NEW HAMPSHIRE: Santorum, Mr. Wrong for Conservative Women

BlogHer Original Post

Seems this Republican field of presidential candidates can't take a step forward without a few backwards for women voters.

Admittedly, I'm a social moderate, but a Republican nonetheless. Don't raise my taxes, burden my business, add more government to my life, or run the government budget ashore.

You get what you get, and not a penny more.

Don't tread on me.

The Republican candidates -- aside from being all white males - are very different from one another. We have Mormons, Catholics, a twice-divorced man, a father of adopted daughters, a Libertarian isolationist, a senator, a congressman, two governors, a wide range of ages and family compositions.

Yet, it's still a very packed field even with the recent drop-out of Congresswoman Michele Bachmann. If you're a betting girl, then the latest InTrade prediction of Gov. Mitt Romney snagging the Republican Presidential nomination by 83% will interest you.

The candidates have made as many right as wrong steps, in politics as in life -- but they lived the lives they wanted. That's what freedom's all about.

But sharing oxygen with liberals in Washington, D.C. may have squashed the Republican Party's once-important precept: personal responsibility.

No candidate could be speaking further from our modern conservative woman's epicenter than Senator Rick Santorum.

On the surface, he's a likeable and non-threatening guy. He sports sweater vests and dotes on his family. When he smiles, he shows every last tooth.

Rick Santorum
SALEM (U.S.), Jan. 10, 2012 U.S. Republican presidential candidate Rick Santorum speaks during a campaign at Town Hall in Salem, New Hampshire, the U.S., on Jan. 9, 2012. (Credit Image: © Fang Zhe/Xinhua/ZUMAPRESS.com)

Here's also a man who overcame great personal loss. I cannot imagine, nor would anyone want to dare face the death of a child. It's a devastating wound that's left a visible scar on his family.

It paints an authentic and painfully human picture.

Yet during Saturday night's debate in New Hampshire and recently on the campaign trail, he's seemingly blaming the nation's problems on American society needing a good swift kick back to the 1950s.

If women just stayed home with the babies, gays didn't marry, and only straight couples raised kids, America wouldn't be in this jobless, endebted tailspin.

Well, Mr. Santorum, I'll bite.

He paints a charming picture, a la AMC's Mad Men-style Betty Drapers greeting dashing Dons at the door with a rye highball and the kids sacked out in front of America's best babysitter.

No abortions, no birth control, only straight and vanilla as far as the eye can see.

Well first of all, God bless the woman who has a job good enough so their husbands can spend more time with the kids or afford daycare or nannies, especially single moms.

It's exactly this sort of silly idealism that the AdoptUSKids campaign pokes fun at in a brilliant and tender way.

On the one hand, Santorum disagrees that gays should raise children, and on the other he rejects the notion of birth control or abortion.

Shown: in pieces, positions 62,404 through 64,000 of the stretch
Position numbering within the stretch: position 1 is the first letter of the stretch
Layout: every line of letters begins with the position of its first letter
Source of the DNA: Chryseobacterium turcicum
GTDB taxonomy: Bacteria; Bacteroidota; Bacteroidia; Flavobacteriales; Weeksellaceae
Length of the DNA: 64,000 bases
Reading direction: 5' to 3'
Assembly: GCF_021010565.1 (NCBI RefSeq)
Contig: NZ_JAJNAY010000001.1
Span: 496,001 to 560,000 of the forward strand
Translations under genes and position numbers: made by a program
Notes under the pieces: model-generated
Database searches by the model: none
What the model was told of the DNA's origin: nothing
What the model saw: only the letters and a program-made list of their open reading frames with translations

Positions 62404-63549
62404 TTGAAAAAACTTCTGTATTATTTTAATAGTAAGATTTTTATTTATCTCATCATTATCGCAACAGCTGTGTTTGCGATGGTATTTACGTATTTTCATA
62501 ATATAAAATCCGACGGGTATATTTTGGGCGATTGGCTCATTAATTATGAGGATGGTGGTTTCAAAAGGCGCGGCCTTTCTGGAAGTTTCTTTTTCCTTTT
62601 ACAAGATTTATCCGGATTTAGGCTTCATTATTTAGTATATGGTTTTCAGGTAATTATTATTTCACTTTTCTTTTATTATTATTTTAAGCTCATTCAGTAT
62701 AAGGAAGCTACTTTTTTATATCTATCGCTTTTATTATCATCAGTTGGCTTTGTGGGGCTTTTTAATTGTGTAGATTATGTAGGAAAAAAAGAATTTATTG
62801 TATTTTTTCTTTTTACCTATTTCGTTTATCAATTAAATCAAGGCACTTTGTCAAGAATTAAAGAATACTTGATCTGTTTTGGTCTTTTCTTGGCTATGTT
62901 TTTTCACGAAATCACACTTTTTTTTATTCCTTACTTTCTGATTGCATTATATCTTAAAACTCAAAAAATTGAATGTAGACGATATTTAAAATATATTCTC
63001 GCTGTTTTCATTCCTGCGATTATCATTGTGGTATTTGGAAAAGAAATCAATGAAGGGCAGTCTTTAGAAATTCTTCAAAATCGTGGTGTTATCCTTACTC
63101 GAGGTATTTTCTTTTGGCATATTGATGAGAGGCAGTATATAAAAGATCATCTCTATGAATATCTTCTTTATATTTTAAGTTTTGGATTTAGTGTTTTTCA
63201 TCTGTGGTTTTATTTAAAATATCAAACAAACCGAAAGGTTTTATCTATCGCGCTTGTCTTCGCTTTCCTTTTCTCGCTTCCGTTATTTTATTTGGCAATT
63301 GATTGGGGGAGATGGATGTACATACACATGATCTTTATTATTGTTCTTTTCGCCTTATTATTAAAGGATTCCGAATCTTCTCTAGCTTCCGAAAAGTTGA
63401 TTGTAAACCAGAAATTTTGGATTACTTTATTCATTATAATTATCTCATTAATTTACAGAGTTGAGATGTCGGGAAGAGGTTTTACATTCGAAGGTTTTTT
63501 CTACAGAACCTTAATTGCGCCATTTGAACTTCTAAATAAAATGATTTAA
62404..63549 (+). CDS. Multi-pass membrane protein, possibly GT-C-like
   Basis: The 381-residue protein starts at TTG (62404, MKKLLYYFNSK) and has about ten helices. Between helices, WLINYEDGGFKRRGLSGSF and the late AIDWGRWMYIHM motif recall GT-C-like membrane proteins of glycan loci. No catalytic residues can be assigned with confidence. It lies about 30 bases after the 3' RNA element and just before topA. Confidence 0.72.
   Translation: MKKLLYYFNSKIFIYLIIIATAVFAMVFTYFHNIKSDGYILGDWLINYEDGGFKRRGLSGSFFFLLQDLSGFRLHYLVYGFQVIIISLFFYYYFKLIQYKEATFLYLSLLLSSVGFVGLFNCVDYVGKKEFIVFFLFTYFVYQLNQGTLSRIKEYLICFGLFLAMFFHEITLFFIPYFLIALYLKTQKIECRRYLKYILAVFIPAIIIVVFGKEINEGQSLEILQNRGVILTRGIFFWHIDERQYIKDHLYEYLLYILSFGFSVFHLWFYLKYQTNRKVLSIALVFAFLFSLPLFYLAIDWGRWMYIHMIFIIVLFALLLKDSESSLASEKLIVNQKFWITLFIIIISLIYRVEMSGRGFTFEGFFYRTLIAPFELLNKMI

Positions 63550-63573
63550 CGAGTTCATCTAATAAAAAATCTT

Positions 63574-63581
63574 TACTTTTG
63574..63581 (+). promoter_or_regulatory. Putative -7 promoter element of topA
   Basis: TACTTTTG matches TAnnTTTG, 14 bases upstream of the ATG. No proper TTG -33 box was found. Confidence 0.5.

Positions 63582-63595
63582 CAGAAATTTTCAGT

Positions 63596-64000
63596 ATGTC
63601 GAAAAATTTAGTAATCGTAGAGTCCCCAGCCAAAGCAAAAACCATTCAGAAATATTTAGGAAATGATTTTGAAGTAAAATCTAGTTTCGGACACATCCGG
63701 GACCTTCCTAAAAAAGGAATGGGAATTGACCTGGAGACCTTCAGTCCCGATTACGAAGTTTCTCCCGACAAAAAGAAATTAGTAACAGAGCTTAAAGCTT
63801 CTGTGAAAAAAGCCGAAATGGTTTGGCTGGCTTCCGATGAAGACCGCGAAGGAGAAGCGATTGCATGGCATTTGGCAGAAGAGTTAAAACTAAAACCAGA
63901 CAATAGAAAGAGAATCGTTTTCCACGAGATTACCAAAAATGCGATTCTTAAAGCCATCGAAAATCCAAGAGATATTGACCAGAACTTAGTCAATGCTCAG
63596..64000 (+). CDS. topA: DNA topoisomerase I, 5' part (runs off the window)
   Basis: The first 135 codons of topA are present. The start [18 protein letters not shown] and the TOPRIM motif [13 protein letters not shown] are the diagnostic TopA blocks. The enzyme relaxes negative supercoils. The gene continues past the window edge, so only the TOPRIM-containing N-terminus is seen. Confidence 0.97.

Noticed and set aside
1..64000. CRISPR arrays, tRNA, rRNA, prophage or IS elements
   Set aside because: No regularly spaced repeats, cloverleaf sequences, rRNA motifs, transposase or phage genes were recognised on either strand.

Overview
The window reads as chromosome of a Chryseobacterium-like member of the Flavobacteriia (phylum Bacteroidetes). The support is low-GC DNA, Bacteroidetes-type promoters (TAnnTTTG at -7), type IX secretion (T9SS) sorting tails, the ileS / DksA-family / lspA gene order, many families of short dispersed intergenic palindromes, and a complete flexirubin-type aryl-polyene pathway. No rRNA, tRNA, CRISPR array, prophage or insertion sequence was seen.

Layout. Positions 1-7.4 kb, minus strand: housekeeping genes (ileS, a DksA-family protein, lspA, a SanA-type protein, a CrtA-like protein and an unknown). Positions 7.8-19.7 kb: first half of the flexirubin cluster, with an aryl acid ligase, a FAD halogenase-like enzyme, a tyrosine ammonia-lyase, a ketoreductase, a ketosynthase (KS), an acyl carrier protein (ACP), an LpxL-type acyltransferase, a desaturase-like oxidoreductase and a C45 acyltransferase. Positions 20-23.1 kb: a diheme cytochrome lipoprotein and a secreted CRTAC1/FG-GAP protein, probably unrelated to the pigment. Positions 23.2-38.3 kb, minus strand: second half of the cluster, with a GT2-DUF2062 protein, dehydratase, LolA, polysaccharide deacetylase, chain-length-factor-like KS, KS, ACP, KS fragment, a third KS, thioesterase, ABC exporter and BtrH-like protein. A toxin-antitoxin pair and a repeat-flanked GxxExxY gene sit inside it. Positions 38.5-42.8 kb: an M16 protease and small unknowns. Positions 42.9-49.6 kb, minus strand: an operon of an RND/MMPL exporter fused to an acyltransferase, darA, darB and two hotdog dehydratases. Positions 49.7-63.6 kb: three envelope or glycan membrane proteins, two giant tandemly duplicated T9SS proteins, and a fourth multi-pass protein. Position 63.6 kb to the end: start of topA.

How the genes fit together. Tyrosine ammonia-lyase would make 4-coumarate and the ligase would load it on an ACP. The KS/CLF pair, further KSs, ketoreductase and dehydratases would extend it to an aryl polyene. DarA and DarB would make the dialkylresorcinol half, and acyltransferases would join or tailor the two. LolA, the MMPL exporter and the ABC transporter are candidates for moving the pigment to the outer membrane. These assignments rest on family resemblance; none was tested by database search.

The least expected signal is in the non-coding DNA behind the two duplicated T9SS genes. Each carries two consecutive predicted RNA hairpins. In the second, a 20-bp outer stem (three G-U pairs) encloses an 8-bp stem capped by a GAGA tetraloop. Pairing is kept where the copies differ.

After years of infertility, I'm the last person to agree with abortion. But you cannot stand ground on both ends of the spectrum.

More than 26,000 preteens are currently are on adoption lists in America. While it's plausible for those conceptions to have resulted from inseminations, or worse, abuse, I imagine most were conceived consensually between man and woman.

Santorum recently stated that what's right is "Giving every child in America their birthright, which is being raised by their own mother and father. So we want to encourage what is the best for children."

He's not entirely alone or wrong in these beliefs. Courts struggle across America with giving birth parents another shot at raising their kids, even when evidence mounts against their ability.

But conceiving a child doesn't make one a "parent." Yes, giving birth, as I will blessedly do in April, does make you a birth parent. There are valid ethical concerns around instances of domestic newborn adoption agencies violating birth parent rights. But unfortunately, some people abdicate those rights and that responsibility.

I'd like to give Mr. Santorum the benefit of the doubt; he may have never ventured much outside his Pleasantville bubble.

In my foster parent classes, our caseworkers described endless cases of children born and separated from unfit parents at birth over and over. In one case, one couple raised not one but eight children by the same mother from eight fathers and she had more.

Sure, it's extreme, but true.

With thousands of kids aging out of the foster care system every year, is whether there are two moms or two dads raising a kid really that much of a concern to the Commander-in-Chief?

I'd rather see those children raised in a loving home regardless of family make-up than ending up without forming healthy human bonds, including reactive attachment disorder. In California, 70% of former foster kids populate our prisons.

Just a week ago, a Fox News contributor Penny Nance, affiliated with the Concerned Women for America, proclaimed Santorum the woman voter's candidate because "his stance on the sanctity of life and traditional marriage gained the voters' attention."

But as I pointed out in my prior post, Iowa's not exactly the stomping ground for female political empowerment, and Santorum's all but conceded he's not the New Hampshire favorite.

I cannot fault Mr. Santorum for being who he is and sticking to it come what may.

You may keep your beliefs, your faith and your family just as God and country gave them to you, Mr. Santorum.

I will defend the same rights.

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